Asynchronous teaching – Case studies

Laura Hollinshead, Learning Technologist-Curriculum Development

We have collated some case studies of good practice across the institution, providing some ideas of the asynchronous activities which have been used successfully by others.


Within Nursing, podcasts have been used to respond to questions posed by students in an online form. This helps bring answers and questions together and provides a friendly personal voice, which can often be lost through text-based responses. It also provides a flexible way for students to access these resources and through releasing these on a regular basis the students know their questions are being responded to, encouraging more students to submit their own.

A pair of headphones and MP3 player

American Studies and Popular Music in Society produced a series of seven podcasts supported by PowerPoint slides, with embedded links to relevant documentary clips. Students are then given the opportunity to follow-up on anything via email, or in the weekly drop-ins scheduled via Collaborate.

How can I do this?

  • Set up a Microsoft Form for students to submit their questions about their learning and send this link and instructions about the type of questions you would like students to focus on. The form can be set up to receive these anonymously if you feel this will help students to ask questions.
  • Remember to set a deadline for this so you can then review the questions.
  • Use Panopto to record your responses to the questions. You could consider creating PowerPoint slides with the questions on to help guide you through them.
  • Make the recording available to students within Course Resources.
  • Repeat this so students become familiar with submitting questions and listening to the podcast on a regular basis.

Setting online challenges

Journalism students have watched a video on how to create high quality images using their phones and then completed an ‘online challenge’ to post photographs for feedback. This presented the students with an opportunity to interact with each other whilst sharing their work and gathering valuable feedback.

A person working on a laptop

In BA Dance, students have generated social media based challenges for our dance students (access examples via Instagram page or this example video).

How can I do this?

  • Think of an engaging challenge which relates to students’ learning. This could be subject specific or relate to students sharing studying tips.
  • Record a Panopto video to set out the online challenge.
  • Create a discussion forum or Teams channel for students to share their work.
  • Encourage other students to provide feedback on the shared work and do this yourself.

Engaging resources for students

Within Audio and Lighting Engineering, several engaging online resources have been provided for students to engage them whilst learning remotely. These include flexible learning opportunities, such as the Dante Certification Program (online learning and assessment audio networking), the Sound Gym audio ear training website, Soundvision and L’acoustics webinars for students to join or watch the recording and free membership to ‘Education and Bass’.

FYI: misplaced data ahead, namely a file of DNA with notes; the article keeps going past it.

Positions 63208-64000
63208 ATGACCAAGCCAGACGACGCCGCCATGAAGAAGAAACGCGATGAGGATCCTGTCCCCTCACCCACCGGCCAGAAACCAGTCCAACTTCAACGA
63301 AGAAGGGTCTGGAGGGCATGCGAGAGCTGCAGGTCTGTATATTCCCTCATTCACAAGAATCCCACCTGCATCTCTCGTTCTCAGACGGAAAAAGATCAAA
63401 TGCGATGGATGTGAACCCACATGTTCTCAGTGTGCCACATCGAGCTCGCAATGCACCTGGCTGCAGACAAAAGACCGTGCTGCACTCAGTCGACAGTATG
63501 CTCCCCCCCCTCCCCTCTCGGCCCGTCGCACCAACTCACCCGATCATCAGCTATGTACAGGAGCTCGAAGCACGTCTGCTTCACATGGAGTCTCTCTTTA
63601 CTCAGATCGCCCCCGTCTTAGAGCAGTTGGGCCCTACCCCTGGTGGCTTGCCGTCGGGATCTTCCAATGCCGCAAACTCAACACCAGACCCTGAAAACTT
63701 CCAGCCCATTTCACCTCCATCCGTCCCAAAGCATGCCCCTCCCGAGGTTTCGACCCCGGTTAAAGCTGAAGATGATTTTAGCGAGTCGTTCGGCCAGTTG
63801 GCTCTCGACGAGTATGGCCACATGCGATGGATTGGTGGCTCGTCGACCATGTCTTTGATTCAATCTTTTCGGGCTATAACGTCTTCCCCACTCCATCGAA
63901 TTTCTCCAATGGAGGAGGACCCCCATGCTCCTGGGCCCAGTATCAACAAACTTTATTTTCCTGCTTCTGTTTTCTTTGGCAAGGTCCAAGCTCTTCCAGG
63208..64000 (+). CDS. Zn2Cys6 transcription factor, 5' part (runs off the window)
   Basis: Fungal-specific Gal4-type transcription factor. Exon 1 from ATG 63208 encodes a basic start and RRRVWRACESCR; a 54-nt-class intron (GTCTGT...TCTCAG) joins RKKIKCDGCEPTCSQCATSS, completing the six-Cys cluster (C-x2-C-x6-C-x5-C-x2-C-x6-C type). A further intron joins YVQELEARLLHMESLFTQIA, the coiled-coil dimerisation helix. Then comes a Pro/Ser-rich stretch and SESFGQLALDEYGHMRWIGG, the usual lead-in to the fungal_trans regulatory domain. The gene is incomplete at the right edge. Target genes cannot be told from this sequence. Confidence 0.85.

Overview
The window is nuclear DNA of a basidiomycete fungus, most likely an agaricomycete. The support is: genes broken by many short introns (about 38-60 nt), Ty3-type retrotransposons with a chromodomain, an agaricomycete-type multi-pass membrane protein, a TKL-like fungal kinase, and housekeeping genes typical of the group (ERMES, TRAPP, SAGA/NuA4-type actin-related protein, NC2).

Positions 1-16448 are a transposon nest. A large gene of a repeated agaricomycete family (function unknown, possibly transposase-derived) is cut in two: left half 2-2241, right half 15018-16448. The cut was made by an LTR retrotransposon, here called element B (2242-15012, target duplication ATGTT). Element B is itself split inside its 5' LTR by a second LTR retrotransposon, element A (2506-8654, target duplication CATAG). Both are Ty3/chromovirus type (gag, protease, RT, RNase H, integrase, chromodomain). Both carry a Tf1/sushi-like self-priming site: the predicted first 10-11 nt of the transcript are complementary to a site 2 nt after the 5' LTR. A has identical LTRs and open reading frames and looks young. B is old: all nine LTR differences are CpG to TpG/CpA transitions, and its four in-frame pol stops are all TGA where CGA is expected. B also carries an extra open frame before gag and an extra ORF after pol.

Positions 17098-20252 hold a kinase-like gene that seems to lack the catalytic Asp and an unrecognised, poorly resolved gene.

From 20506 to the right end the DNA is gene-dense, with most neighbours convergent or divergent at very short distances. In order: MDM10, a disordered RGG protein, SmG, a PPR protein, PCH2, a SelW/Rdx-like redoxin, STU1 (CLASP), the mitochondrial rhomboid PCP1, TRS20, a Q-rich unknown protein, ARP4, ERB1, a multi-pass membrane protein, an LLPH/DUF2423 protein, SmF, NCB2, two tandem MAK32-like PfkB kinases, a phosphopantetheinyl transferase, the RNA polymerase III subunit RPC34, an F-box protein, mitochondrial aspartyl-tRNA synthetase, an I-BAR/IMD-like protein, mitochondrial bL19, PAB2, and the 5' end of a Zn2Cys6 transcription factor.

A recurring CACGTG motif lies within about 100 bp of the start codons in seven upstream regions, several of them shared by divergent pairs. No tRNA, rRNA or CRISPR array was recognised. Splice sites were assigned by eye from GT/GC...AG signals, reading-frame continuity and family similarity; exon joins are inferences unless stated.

A student working on a laptop

In Publishing and Creative Writing, a London-based voice coach recorded seven short videos for students, and these were then uploaded to Course Resources.

In Culinary Arts and Food Development, all students were introduced to APICbase, a culinary food management system, they were then subsequently given logins to work and develop systems online within tutorials.

How can I do this?

  • Look for opportunities for generating new resources using experts who can create these remotely
  • Are there free opportunities which students can take advantage of remotely? Such as via
  • Take a look on the Repository in Panopto and Box of Broadcasts to find resources which can help engage your students in key areas of learning or study.
  • Signpost students to these resources and help facilitate them working through these resources linking this learning back to other learning activities on their course.

Keeping it simple

Marketing and Logistics have found that keeping a simple approach has worked well and that moving online, using a combination of asynchronous and synchronous resources, has not negatively impacted the student experience. Students have enjoyed the flexibility of a recorded lecture, and the interaction with smaller groups on MS Teams. Email or 1-2-1 video consultation has been provided for further clarification of points is needed. There has also been more regular contact with their Greek collaborative partners, who have found the recorded material valuable and reported that their students have enjoyed the experience.

A keyboard and flowers

How can I do this?

  • Think about how you can blend flexible opportunities to engage with those you can provide live. How can you ensure that student who cannot engage in live events do not miss out?
  • What ways could help students to follow up on questions they may have? Should these be answered collectively as the answers could be useful to all students?
  • Is there a way to make these experiences more personal? This is something which can be harder to provide at a distance and especially for those students who are unable to attend live events. Podcasts, recorded lectures and responses to questions or contributions posted by students can help to provide this.